Use of force

Dear Editor,
Recently an incident between a Police Traffic Constable in uniform and a taxi driver at New Amsterdam, Berbice, went viral. Social media is awash with diverse comments about the activity.
I am not sure what triggered the unsavoury event. Therefore, it would be flippant of me to pass judgement on the policeman or the civilian. The person who is sitting in the chair of the office of the Commissioner of Police ordered an investigation. I hope that the investigation will be impartial so that a pellucid picture will emerge as to what exactly took place.
Editor, please permit me to briefly restate some previous comments I made and introduce a few new concepts on the use of force by members of the Force. Use of force including excessive force has always been difficult. Use of force is sometimes a necessary part of the job, but determining what is reasonable is highly subjective.
In the United States of America, the landmark case in the use of force is Graham v Connor in which the court held: ” The calculus of reasonableness must embody allowance for the fact that Police officers are often forced to make split-second judgements – in circumstances that are tense, uncertain and rapidly evolving – about the amount of force that is necessary in a particular situation.” Use of force expert Nowicki (2000) explains: ” The standard according to the decision, is the ‘reasonable objective officer’.”
There are many uses of force models. However, the one used by the Federal Law Enforcement Training Center (FLETC) is very instructive. It has five levels. Level One is the Complaint Level where no use of force is usually reasonable.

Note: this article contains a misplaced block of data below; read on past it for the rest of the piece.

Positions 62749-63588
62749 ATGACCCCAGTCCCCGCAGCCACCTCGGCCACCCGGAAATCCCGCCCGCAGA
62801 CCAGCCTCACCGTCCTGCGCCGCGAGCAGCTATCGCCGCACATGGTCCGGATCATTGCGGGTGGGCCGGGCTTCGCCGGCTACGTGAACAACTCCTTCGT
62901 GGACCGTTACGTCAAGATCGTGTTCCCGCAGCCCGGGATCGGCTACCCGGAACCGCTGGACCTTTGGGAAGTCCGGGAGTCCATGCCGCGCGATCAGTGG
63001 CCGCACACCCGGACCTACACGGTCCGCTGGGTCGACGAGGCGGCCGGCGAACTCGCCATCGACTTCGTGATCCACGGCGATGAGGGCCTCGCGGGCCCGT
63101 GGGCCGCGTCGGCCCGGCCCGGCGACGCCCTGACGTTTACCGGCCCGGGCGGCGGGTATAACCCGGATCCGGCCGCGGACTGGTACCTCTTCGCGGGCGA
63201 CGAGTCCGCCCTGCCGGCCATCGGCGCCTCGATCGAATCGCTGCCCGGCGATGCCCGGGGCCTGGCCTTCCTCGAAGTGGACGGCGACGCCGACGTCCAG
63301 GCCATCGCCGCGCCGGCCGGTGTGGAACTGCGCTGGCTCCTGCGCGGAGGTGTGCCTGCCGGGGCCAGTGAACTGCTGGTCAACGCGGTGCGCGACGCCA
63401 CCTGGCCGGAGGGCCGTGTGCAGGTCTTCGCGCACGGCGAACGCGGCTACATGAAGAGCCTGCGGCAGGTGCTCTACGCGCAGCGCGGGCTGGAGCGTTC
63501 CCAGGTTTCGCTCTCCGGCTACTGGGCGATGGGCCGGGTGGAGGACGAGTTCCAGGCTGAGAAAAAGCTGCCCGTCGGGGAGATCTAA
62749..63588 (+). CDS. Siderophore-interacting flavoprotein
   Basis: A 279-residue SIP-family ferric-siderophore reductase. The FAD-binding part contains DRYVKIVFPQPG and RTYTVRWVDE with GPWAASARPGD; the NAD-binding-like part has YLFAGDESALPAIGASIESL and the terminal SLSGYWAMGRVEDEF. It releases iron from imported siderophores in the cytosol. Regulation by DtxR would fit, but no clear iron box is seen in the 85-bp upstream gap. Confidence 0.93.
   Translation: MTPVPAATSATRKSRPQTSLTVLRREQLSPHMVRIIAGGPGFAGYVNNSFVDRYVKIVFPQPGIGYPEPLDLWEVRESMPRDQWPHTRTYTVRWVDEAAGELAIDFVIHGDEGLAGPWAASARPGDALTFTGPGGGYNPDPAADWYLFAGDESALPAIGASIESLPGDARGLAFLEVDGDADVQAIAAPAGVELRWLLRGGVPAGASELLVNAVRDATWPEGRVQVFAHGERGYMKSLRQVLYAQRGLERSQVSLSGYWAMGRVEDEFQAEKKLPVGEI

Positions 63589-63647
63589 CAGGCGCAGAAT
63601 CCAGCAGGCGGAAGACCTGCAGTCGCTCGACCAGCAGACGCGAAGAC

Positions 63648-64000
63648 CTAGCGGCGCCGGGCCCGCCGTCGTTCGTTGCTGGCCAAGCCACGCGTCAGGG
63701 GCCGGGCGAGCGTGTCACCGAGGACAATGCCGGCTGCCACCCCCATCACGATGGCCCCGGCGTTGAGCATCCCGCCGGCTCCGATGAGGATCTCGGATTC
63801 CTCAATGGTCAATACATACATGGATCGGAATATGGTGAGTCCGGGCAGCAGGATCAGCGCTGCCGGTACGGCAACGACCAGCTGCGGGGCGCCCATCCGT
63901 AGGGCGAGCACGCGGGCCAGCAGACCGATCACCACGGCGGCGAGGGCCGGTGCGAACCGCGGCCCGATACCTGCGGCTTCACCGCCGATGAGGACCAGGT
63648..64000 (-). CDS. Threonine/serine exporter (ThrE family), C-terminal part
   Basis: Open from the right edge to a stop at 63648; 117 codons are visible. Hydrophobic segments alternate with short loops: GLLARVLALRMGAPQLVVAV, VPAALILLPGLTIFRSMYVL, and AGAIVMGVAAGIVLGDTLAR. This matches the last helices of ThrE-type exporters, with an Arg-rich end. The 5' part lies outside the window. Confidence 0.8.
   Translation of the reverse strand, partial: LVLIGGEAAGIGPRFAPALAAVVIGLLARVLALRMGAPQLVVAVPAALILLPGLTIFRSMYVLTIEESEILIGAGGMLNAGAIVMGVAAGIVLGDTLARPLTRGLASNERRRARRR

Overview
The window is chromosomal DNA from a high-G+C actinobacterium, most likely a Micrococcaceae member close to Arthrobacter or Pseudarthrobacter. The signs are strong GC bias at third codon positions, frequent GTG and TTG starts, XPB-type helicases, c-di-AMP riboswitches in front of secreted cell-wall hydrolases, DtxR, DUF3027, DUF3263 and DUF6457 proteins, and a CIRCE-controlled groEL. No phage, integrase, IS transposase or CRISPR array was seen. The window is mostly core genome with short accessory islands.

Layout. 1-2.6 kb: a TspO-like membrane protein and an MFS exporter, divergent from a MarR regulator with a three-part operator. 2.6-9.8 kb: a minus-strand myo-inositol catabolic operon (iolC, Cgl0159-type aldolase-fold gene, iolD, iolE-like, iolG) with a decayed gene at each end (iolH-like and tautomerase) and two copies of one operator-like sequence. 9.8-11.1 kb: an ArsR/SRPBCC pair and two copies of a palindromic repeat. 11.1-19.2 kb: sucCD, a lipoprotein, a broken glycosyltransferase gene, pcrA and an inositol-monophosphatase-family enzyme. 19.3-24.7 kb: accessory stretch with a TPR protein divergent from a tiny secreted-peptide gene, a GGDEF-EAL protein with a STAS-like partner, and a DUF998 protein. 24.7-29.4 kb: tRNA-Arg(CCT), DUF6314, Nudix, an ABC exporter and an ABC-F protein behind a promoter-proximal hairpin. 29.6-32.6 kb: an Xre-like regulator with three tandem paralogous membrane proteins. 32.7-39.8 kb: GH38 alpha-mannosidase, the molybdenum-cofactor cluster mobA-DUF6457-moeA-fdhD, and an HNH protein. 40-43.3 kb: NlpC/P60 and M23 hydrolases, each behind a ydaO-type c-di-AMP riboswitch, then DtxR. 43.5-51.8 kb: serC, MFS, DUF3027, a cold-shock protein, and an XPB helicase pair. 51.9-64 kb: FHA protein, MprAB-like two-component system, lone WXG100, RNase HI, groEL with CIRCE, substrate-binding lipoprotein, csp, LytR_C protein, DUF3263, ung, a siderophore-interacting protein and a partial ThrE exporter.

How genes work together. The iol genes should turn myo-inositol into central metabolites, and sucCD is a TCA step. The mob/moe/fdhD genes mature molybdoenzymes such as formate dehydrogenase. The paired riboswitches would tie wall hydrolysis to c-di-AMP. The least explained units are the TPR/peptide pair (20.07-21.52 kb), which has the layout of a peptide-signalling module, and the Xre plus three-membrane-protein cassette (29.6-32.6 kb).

Level Two is the Resistive (Passive) Level where the subject does not follow the officer’s commands. Force options here include guiding or directing the suspect through hands-on techniques. Level Three is the Resistive (Active) Level, which occurs when a subject actively resists arrest. Level Three force options include joint manipulation or restraint, leverage techniques, pressure points or even OC (pepper) spray, with a warning given first under proper circumstances. Level Four is the Assaultive (bodily harm) Level a direct physical attack on an officer or others. Appropriate force options at this level include strikes with hand, fists, elbows or knees: kicks: baton strikes: and forcefully directing the subject to the ground. Level Five is the Assaultive (serious bodily harm or death) Level, where the appropriate response would be deadly force.”
According to Nowicki, there are three rules relating to use of force by any officer. Rule number one is you go home the same way as when you went to work: Alive. Rule number two is that you don’t go to prison. Rule number three is you keep your job. If your use of force is reasonable you protect yourself, your agency, the community and even the assailant. But when in doubt, always remember rule number one.
Wow! I think that this is a good time for me to take a strategic time out.

Yours respectfully,
Clinton Conway,
of Police (Retired)